and "Dinosaurus!"), then went back to his first love: making
religious movies (including some with Billy Graham). Yeaworth
made more than 400 films with religious or social themes.
He went on to a career designing World's Fair and theme
park displays and pavilions.
He was in Jordan completing work on the Jordanian Experience
at the Aqaba Gateway, an entertainment complex that Yeaworth
hoped would help bridge the cultural gap between Arabs and
Israelis. For more than 25 years, the deeply religious Yeaworth
led Bible tours of the Middle East. According to his wife,
he hoped to bring more attention to Biblical sites of historical
significance in Jordan. The Jordanian Experience was scheduled
to open next month. Just a week before Yeaworth's death,
promoters staged the annual "BlobFest" at the Colonial Theatre
in Phoenixville, Pa., where the scene of screaming moviegoers
fleeing the oozing "Blob" was shot. Though it had been years
since his days a sci-fi filmmaker, and he had accomplished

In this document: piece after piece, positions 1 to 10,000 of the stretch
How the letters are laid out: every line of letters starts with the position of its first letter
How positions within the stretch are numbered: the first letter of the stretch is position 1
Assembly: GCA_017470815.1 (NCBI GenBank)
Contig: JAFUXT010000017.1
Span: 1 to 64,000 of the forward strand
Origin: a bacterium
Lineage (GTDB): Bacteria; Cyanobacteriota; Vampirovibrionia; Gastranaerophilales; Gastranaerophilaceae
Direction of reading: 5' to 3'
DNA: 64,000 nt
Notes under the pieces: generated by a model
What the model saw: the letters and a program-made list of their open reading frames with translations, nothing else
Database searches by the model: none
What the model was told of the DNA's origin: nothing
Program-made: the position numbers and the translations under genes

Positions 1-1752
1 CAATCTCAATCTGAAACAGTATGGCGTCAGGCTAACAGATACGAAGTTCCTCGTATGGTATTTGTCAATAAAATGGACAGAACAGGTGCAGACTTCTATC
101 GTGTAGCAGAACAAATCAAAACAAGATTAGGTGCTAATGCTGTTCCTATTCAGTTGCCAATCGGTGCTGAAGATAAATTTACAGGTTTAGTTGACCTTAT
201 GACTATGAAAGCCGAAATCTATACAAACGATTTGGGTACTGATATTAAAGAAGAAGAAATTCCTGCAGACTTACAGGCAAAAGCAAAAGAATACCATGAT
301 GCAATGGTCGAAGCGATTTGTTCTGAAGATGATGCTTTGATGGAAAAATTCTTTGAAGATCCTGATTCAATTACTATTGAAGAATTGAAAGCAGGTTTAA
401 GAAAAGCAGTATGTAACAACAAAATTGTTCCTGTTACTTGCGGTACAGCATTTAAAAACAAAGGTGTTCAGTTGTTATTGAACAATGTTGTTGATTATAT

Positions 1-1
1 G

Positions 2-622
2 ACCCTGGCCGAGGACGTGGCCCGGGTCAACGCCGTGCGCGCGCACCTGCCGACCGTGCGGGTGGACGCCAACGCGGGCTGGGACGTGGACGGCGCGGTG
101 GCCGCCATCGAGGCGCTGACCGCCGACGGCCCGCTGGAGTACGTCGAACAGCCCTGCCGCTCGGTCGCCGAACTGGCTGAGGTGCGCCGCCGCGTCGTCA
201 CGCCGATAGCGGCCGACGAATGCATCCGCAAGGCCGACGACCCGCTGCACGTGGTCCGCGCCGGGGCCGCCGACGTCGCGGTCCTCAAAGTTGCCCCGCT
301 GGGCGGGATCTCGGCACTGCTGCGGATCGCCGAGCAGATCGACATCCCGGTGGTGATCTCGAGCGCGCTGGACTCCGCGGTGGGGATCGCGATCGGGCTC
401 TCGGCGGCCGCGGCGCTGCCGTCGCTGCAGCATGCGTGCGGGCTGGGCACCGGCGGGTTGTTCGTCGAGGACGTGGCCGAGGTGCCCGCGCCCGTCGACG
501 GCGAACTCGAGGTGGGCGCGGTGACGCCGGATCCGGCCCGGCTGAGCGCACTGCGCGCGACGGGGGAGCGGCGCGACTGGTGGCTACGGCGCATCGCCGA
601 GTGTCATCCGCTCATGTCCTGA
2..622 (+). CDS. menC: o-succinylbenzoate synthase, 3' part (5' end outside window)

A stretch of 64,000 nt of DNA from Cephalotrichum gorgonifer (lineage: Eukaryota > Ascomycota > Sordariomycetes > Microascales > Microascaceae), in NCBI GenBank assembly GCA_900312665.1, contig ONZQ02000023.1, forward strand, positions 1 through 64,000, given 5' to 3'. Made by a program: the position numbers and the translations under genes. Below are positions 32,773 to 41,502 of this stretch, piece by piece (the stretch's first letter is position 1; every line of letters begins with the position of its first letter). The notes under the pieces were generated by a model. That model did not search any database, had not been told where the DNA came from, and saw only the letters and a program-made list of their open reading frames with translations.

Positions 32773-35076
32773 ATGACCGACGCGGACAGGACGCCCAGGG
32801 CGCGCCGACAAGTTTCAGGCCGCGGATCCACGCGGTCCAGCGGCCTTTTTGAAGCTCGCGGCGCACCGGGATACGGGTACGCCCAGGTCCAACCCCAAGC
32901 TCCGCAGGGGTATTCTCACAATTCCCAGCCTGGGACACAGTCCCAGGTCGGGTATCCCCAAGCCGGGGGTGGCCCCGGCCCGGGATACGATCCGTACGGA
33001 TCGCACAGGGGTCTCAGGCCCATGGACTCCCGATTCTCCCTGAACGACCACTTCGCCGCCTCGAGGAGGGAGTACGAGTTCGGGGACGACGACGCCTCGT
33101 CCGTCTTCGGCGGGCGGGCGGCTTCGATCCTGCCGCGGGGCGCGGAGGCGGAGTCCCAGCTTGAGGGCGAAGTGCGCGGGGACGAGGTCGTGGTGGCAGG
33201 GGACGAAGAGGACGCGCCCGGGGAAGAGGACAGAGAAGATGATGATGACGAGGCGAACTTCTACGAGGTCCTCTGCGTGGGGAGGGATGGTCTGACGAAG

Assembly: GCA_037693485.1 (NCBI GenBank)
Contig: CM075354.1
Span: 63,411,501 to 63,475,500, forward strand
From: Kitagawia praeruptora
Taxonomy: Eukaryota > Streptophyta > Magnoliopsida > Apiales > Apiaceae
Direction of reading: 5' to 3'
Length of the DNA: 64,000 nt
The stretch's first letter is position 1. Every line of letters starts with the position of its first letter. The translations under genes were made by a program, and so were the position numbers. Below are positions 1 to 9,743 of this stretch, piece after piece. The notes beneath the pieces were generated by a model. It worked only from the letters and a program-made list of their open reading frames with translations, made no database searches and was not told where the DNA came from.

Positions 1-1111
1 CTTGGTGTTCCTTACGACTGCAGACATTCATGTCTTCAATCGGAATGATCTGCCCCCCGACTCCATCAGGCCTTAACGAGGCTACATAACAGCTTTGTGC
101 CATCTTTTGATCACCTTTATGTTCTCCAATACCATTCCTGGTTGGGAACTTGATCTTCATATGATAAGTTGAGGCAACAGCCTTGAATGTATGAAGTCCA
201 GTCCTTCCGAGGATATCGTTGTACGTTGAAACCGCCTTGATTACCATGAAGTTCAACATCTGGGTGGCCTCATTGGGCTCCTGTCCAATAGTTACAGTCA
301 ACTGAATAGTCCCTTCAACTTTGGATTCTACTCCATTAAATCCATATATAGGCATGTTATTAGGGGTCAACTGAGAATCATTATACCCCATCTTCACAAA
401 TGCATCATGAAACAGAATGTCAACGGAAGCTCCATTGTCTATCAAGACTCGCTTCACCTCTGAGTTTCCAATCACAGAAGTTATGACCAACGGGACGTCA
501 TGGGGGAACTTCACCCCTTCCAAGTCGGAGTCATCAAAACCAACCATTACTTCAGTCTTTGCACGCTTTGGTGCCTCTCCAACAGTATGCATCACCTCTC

much through his missionary wok, Yeaworth told his wife
that "the Blob is going to follow me to the grave."
Voice-over artist Jackson Beck, perhaps best known for the classic "It's a bird! It's a plane! It's Superman!" radio introduction, died from complications that followed a series of strokes suffered five years ago. He was 92. As the spokesman for such products as Sugar Frosted Flakes, GI Joe, Pepsi, Brawny paper towels, Combat insect killer and Aqua Fresh toothpaste, Beck's voice was ubiquitous to radio and television audiences. The son of silent film actor, Max Beck, he not only introduced and narrated the classic "Superman" radio show, but played various villains and supporting characters, as well, including Beany, the Daily Planet copyboy.
Beck also served as the announcer for the pioneering "Tom Corbett, Space Cadet" television program. According to "Space Cadet" co-star, Jan Merlin, "Jackson became a fine friend, and was a regular at card games with various radio and TV folk. His laughter and jokes were traded with all the other well-known comedians, such as Arnold Stang, Henry Morgan and Minerva Pious. He was gracious enough to help me unload some kittens of mine to homes filled with show folk like himself. I most enjoyed working with him when he'd add to his announcement duties on the 'Tom Corbett, Space Cadet' TV and radio shows by playing roles in a few of the episodes, sometimes doubling by changing his voice for an additional role in the same episode. We had the pleasure of seeing one another after forty years, when we did an original cast re-creation of a 'Space Cadet' radio episode for the 1993 SPERDVAC Old Time Radio convention in Newark, N.J."